The juvenile child could be confused and shocked and is likely to incriminate themselves when talking to the police. If you understand the juvenile’s rights, you can ensure the minor’s rights are observed and advise them accordingly.
These constitutional rights include:
- The police should have probable cause before searching or arresting the minor
- If your minor is detained, the law permits them to contact you. The law enforcer violates the Miranda right when they deny a child phone calls.
- The police should advise your child about their criminal charges
- The minor is entitled to examine the plaintiff’s witnesses
An Entitlement to Attend Court Proceedings
If your child is placed in an informal diversion program, the court will hold a review hearing after six (6) months. The review is to track the child’s rehabilitation progress and know how you are helping them adhere to probation conditions. You should not miss the hearings since you are entitled to attend, and your presence supports the juvenile.
You Have the Right to Inspect the Child’s Probation Records
Penal Code 5.552 allows you to view your teenage child’s probation records and files. You can file a petition with the court to allow you to access and review the case files together with a defense lawyer. In your petition, you should explain why you should access these case files, the files you want to access, their relationship with the criminal charges, and your responsibility in their case.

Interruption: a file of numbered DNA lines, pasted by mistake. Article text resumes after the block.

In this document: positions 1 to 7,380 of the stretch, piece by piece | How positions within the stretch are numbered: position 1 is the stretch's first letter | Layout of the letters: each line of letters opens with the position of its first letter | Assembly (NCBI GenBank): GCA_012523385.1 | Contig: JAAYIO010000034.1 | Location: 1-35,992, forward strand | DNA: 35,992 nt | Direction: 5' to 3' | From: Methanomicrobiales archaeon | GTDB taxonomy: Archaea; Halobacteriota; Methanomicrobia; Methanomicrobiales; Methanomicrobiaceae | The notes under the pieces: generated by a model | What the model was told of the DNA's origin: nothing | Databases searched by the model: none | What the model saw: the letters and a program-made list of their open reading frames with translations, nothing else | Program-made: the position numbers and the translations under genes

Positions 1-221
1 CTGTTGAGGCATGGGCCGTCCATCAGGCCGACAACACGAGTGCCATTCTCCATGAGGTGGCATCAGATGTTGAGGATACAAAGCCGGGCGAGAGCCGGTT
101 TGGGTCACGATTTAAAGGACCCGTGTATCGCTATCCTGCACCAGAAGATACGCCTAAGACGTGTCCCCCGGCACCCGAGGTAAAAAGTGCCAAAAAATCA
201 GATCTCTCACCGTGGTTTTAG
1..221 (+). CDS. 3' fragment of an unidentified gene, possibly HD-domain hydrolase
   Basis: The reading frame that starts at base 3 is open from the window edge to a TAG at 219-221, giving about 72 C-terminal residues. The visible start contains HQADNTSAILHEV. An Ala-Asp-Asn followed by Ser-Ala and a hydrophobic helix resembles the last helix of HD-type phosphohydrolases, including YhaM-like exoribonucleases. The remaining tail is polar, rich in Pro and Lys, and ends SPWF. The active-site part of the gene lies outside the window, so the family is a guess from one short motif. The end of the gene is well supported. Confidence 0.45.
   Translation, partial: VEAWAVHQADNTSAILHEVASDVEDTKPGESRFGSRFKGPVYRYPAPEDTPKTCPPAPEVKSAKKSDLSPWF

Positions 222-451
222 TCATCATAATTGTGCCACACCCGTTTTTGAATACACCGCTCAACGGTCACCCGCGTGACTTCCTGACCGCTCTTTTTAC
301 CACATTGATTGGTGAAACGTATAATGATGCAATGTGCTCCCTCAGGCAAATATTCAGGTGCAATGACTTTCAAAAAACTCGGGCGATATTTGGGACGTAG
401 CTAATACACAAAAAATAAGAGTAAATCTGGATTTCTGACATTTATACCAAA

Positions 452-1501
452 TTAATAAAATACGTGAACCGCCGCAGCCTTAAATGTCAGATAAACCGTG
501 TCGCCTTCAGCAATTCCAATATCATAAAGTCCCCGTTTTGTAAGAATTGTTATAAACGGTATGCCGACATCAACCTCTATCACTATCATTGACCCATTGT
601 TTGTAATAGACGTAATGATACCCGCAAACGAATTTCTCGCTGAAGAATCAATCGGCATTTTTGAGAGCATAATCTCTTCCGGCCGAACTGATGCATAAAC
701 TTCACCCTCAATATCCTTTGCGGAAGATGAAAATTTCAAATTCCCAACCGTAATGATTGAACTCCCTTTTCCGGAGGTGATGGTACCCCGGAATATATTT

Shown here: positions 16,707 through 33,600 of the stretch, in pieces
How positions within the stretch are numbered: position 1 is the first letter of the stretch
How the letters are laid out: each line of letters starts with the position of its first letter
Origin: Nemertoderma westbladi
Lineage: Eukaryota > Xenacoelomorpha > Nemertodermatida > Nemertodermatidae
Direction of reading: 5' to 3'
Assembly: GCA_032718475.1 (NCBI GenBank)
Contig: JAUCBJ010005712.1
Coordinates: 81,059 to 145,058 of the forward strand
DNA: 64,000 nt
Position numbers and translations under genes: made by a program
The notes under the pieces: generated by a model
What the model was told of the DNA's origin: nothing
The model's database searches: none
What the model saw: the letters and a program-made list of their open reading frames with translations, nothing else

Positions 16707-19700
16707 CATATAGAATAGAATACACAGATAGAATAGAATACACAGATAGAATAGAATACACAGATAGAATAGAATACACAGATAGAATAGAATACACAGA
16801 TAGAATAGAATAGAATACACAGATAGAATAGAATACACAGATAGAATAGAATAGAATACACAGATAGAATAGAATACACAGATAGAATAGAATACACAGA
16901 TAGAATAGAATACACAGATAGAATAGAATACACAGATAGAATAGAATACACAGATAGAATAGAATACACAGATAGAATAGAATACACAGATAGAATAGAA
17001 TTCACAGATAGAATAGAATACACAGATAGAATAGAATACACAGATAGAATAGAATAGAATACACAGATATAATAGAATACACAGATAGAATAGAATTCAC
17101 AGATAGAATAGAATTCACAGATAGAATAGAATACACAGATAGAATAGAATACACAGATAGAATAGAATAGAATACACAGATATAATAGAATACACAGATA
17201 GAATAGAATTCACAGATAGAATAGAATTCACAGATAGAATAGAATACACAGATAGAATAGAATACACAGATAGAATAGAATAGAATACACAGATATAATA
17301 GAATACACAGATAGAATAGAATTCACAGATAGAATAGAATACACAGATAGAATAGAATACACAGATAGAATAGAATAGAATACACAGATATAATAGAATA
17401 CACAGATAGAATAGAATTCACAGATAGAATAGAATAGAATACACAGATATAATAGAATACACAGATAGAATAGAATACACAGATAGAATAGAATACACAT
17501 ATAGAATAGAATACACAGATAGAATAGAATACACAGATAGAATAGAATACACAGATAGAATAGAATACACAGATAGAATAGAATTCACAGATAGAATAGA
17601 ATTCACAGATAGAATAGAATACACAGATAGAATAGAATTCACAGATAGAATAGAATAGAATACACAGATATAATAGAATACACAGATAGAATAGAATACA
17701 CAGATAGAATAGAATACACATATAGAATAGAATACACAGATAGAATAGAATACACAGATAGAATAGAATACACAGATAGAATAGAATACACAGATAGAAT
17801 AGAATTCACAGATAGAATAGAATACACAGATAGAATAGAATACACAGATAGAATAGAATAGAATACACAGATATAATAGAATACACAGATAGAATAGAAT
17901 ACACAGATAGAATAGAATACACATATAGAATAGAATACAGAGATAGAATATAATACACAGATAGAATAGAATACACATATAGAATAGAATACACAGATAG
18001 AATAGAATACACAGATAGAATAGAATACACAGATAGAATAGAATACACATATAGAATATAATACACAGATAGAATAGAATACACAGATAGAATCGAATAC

The judge will review the application and determine if you can review these files. If you show good cause, the judge will allow you to access these documents.
Find an Experienced Juvenile Delinquency Defense Attorney Near Me
Defending and handling your child’s criminal allegations is not easy due to the complicated nature of California’s juvenile delinquency laws. Much expertise is needed to help your child protect their rights, freedom, and future and seek alternative options and solutions like informal probation. Due to these challenges, you should consult a skilled legal defense attorney.
At Los Angeles Criminal Attorney, we understand how frustrating the process can be. We can stand up for your child’s future, build a strong defense in the case, and ensure you are well-informed throughout the process. Do not hesitate to contact us at 424-333-0943 for a no-obligation case review.